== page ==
IF YOU thought topping the League Two table with a third of the season completed was good, pause and get your head around this statistic.

Saturday’s win at Salford City confirmed Swindon Town as the only team in the English Football League to have beaten all 90 fellow members spread across four tiers.

That’s right, from the dizzy heights of Liverpool to the cockle-sand beaches of Morecambe – Swindon Town have beaten them all.

As a Town fan, this is a great stat to have in your arsenal – they were conquered too in 1969, you know – when you find yourself embroiled in the typically laddish end-of-month payday debate down the local.

In all seriousness, the stat defines Swindon’s turbulent trait that gathered pace in the mid-1980s.

Four promotions in eight years – well, technically three because of a financial mishap in 1990 – saw the club reach its ultimate peak by appearing in the Premier League.

But only two seasons after welcoming top tier giants Manchester United, Blackburn Rovers and Newcastle United to the County Ground, Town were instead hosting Wrexham, Carlisle and Bristol Rovers.

A gradual slip ‘n’ slide down the divisions saw Swindon hit the Football League’s basement tier in 2006.

Though Town sit top of the League Two table, you’d be naïve to suggest the club is on the up again after witnessing the opening 18 rounds of 2019-20 League Two fixtures.

Eighteen league games – to put that into perspective, that’s 0.016 per cent of the league games Swindon have played since their relegation from the Premier League was confirmed.

Football is a constantly evolving game – Paul Caddis’ words to the Adver off the back of Saturday’s win at Salford underline that.

And Richie Wellens’ squad evolution could be defined in the coming months.

Arguably, three of his most dependable players are in on loan – Eoin Doyle, Jerry Yates and Anthony Grant.

Doyle scored twice again at the weekend - will parent club Bradford want him back in their team as soon as possible (January)?

Or could they be tempted by a cash injection? Could Town be bullied into a corner where they are forced to pay up or lose a key cog to their promotion wheel?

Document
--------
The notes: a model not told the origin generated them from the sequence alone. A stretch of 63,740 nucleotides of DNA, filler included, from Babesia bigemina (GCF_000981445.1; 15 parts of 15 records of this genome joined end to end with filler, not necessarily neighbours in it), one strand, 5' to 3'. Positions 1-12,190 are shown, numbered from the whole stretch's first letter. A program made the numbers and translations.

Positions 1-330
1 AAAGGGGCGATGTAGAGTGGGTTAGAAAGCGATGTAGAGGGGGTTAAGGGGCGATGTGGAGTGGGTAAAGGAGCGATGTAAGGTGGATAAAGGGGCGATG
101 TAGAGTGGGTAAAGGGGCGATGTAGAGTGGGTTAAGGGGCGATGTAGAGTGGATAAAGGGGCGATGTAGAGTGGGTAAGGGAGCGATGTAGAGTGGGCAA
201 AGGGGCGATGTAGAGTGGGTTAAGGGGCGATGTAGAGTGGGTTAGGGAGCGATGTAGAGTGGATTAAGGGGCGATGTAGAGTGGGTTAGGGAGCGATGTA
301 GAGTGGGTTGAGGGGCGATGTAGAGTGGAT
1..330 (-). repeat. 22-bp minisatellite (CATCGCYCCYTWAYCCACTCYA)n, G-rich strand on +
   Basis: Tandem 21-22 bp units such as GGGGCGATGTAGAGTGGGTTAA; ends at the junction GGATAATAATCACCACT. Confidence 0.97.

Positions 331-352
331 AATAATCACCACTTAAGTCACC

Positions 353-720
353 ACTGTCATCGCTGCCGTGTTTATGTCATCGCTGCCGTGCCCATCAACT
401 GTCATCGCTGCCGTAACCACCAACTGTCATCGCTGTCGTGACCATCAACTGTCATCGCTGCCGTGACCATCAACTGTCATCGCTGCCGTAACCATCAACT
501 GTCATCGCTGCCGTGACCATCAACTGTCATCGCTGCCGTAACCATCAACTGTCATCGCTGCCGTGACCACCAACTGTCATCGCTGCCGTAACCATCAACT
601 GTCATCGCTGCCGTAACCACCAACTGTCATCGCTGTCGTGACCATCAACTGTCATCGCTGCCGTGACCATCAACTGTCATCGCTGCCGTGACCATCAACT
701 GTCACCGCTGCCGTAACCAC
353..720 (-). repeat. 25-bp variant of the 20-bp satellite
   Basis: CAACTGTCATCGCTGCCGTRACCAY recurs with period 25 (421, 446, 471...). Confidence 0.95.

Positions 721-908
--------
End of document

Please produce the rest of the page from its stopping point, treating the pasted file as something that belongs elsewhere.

Of course, all of these questions will be answered in the coming months.

But take nothing away from what was a stellar first ever performance against Salford. Wellens’ tactical tweak – that saw Swindon adopt a 4-3-3 formation – worked a treat.

Full of confidence Steven Benda might have conceded an early penalty, but the Swansea kid proved his worth at this level with a number of eye-catching runs to cut out the dangerous Adam Rooney.

Defensively, Swindon coped with City’s ‘land of the giants’ approach.

In midfield, Michael Doughty possessed that flair we all became accustom to last season, and the hard-working Anthony Grant just didn’t quite know when to stop.

Little needs to be said about Eoin Doyle or Jerry Yates – the on-loan pair again starred. And Kaiyne Woolery delivered a marked improvement compared to his FA Cup show at Cheltenham a week earlier.

Tomorrow’s FA Cup visit of Cheltenham could be a hinderance, but fans’ ‘promotion party’ continued for another week. Next up, Mansfield.

Wellens made three changes to his side that defeated Walsall a fortnight ago – Town’s previous League Two game.

Two changes were forced – Keshi Anderson (injury) and Dion Donohue (end of contract) were absent while Diallang Jaiyesimi was dropped to the bench.

In came Ellis Iandolo, Kaiyne Woolery and Jordan Lyden – new recruit Paul Caddis featured on the bench.

It took Salford minutes to score after a confident Benda tripped Rooney in the penalty area following the ‘keeper’s poor first touch that granted City’s striker an eye on goal.

Four minutes in, one goal down.

But the game’s focal point went from one Irishman to another.

After Lyden superbly - and bravely - won possession from Threlkeld just inside the hosts’ half, Doughty proceeded with the ball before picking out the well-placed Doyle.

Doyle shot first time with his weaker foot from eight yards out at a slight angle to bury Town’s first effort into Neal’s bottom left corner – 1-1.

Doyle could’ve added two more before half time, but his pair of first half stoppage time efforts were frustratingly blocked as both teams entered the tunnel level.

The level score didn’t last long, though. And it was Doyle again – his 16th goal of the season.

This time he leathered a penalty kick into the roof of Neal’s net after Yates’ powerful shot was judged to have been handled by home skipper Hogan.

Yates bagged a goal of his own to wrap up Town’s 10th win of the season – Rooney’s stoppage time penalty was only consolation.